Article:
A conversation with Power of Work Breakfast speaker Ned Helms
We caught up with Ned Helms, the grandson of the founder of the Goodwill movement, Rev. Edgar J. Helms. The conversation has been edited for length and clarity.
Q: I see you have a history in health policy and practice and have since retired. So, how do you spend your days now?
A: Since retiring in 2015, a large share of my time has been on volunteer board work. I was on the Goodwill of Northern New England Board. Then seven to eight years ago, I came on to the National Board and, in the last four years, I was chair for two years before I was the vice chair and chaired the strategic Planning Committee. And now I’m the immediate chair pastor.
If I had to guess when I was chair, I probably spent about 20 hours a week or so on board work. So I’ve been really busy with my national Goodwill work.
In addition to that, I’m the co-chair of The Warren B. Rudman Center for Justice, Leadership & Public Service. I’ve been the co-chair of the advisory group of that, and I also serve on a board called the Endowment for Health, which was created a number of years ago when Anthem Blue Cross bought Blue Cross Blue Shield of New Hampshire. It was a conversion foundation, and it’s now got about $100 million, and we give grants to not-for-profits in New Hampshire. So that’s kind of taken up my time.
Q: It sounds like a full-time job being on these boards.
A: My partner, who I started a business with before I was over at the Institute at UNH, said to me at one point, ‘Edgar, what is it you don’t understand about retirement?’ So I’ve spent my time doing that but I really love it, obviously and between my volunteer work and trying to get out and play a little golf now and then, and, my wife and I like traveling, but that’s been sort of curtailed, given COVID.
So at any rate and our, our daughter lives down in Arlington, Mass and she has two kids. … So we get down there usually every week or so to take care of the kids one day. So we’re keeping active.
Q: So when you were involved with the different Goodwill boards, what was that like for you?
A: It’s really something, to be very honest — sort of the family legacy. Edgar Helms, the founder of Goodwill, had 12 kids, and my dad was number 11.
I remember growing up and hearing about Morgan Memorial, (the name of the Goodwill in Boston and Goodwill in general), it was sort of a family thing.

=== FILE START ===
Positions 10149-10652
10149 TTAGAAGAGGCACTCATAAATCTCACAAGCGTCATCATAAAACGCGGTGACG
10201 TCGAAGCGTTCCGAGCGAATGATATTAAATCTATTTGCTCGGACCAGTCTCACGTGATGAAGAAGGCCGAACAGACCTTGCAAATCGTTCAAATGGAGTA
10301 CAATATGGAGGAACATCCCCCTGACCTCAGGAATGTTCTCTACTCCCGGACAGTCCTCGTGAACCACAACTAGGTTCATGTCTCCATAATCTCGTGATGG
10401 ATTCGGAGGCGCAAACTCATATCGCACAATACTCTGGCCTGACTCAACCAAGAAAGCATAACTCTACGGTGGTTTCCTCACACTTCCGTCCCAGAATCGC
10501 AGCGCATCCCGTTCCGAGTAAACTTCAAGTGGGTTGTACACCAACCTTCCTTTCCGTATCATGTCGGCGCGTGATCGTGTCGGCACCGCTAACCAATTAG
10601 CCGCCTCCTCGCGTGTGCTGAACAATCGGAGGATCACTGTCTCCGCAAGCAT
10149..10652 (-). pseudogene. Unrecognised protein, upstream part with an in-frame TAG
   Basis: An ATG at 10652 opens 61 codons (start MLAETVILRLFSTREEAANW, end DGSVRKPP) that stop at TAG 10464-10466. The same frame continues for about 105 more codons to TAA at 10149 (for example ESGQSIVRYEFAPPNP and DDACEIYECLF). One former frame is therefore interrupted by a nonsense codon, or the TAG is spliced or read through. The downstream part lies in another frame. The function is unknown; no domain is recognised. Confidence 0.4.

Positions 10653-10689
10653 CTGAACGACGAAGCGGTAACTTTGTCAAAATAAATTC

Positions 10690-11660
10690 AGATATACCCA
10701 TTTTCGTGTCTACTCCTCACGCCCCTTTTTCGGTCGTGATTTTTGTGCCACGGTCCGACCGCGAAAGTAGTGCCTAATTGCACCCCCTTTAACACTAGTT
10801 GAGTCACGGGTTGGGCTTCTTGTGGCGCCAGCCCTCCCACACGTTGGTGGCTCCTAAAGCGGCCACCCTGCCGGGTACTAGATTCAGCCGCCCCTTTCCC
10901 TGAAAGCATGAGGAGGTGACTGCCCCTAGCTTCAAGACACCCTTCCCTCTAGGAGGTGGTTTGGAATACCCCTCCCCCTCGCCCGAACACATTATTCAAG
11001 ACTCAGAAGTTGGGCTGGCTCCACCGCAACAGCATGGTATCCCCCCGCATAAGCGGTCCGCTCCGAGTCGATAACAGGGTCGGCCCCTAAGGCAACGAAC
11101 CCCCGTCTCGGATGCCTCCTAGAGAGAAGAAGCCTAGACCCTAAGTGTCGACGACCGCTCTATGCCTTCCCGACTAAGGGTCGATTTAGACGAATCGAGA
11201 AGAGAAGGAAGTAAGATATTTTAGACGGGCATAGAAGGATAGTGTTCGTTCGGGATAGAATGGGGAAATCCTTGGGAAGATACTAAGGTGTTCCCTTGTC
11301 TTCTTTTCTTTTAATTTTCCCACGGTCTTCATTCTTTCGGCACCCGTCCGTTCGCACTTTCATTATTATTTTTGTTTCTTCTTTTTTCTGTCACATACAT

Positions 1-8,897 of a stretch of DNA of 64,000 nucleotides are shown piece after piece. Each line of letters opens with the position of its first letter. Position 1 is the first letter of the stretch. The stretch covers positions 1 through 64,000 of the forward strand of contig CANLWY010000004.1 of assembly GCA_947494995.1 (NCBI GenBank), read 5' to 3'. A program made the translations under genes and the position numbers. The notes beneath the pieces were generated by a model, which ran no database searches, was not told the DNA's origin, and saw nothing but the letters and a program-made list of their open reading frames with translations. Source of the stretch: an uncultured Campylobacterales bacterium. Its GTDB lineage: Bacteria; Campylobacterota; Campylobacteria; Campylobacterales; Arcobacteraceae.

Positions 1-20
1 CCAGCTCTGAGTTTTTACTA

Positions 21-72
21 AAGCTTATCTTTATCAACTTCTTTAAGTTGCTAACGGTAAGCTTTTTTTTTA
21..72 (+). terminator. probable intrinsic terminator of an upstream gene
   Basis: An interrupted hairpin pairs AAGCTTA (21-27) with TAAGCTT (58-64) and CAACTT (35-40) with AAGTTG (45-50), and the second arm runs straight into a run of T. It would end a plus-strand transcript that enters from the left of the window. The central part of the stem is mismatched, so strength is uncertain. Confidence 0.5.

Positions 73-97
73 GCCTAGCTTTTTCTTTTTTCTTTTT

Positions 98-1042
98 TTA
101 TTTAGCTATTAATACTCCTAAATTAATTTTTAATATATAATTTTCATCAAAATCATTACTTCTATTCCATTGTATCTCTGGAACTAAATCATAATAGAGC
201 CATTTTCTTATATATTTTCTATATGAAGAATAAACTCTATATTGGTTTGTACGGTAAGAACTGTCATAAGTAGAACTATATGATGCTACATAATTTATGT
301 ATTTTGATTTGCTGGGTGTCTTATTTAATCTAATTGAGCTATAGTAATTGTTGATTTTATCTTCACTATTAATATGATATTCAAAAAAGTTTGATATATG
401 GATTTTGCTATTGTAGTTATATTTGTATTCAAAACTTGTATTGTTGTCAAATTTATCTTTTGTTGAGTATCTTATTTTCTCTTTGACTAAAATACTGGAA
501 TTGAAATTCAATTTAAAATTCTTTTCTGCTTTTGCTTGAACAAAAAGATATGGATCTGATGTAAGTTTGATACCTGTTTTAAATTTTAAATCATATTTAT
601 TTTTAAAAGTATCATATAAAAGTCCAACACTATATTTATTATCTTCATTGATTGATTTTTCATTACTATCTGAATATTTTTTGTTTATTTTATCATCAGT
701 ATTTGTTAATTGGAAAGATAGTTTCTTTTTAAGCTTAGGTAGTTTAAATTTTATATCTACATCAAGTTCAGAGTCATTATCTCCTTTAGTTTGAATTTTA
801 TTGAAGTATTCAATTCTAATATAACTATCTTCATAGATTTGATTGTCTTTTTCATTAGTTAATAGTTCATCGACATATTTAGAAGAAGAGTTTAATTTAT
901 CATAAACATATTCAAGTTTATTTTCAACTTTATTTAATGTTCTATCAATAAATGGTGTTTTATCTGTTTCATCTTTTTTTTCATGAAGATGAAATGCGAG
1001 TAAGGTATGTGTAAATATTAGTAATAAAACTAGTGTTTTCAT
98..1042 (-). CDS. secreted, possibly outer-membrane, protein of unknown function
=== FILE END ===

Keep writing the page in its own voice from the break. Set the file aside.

We had a number of folks in the family who worked for Goodwill. I was really not that involved in it until this medallion with my grandfather’s picture on it was placed in Washington, DC.
My dad, me and my sister went down for the laying of the medallion. At that time, my cousin Charlie was the chair of the Goodwill National Board, and he asked if I ever thought about getting involved with Goodwill.
I knew what was going on up here. They were headquartered at the time in Portland, Maine. I told the chair of Goodwill of Northern New England that if they were to expand to New Hampshire to let me know. A year or so later, he called me, asking me to join the board. And that all led to it.
So how it has felt over these years has been really interesting. What’s fascinating is the social enterprise itself — the way it started in Boston has so many examples of what’s going on in the world today.
My grandfather started it in Boston, which was being inundated with immigrants primarily from Europe. They’d arrive, wouldn’t speak the language, didn’t have a job, they probably had only the clothes on their back and the money in their pocket and they were looking around thinking, ‘How do I get started?’
It was a really interesting time and then it just sort of grew across the country. In 1925-26, my grandfather took a year-long trip around the world visiting many Goodwills.
When he came back, he found that people not only wanted to know about this thing, Goodwill, but he learned a lot about social enterprises in other countries. The fact that it has grown to be what it is now, a lot of people ask, ‘What would your grandfather say if he saw what was going on right now?’ I have said, ‘He’d probably say what a lot of Goodwills have up on their wall: Be dissatisfied until everybody in your community can have a full life.’
It’s been nice, and being chair of the National Board, was sort of a capstone. … Having been able to be engaged in something that’s still so vital over 120 years later, is just such an overwhelming privilege, and it’s just been extraordinary.
Q: How does it feel to be a descendant of the founder of the goodwill movement?
A: It feels pretty nice, to be honest. I’ve gone around and I have spoken at a number of Goodwills.
The last Goodwill that I was at, it was so interesting seeing people who dedicated their life to this and seeing how enthusiastic they are. You see the kind of drive and the kind of spirit that people in Goodwill have, and it’s really comforting, especially at this time when a lot of our systems seem to be breaking down or being ignored.
Here’s this social enterprise that continues to grow and thrive and look for new ways, not just be involved with the stores, we run the training we do and all the rest, but all the issues on circularity and sustainability, what we do for the environment. I just really enjoy it. It truly has been a capstone for my life.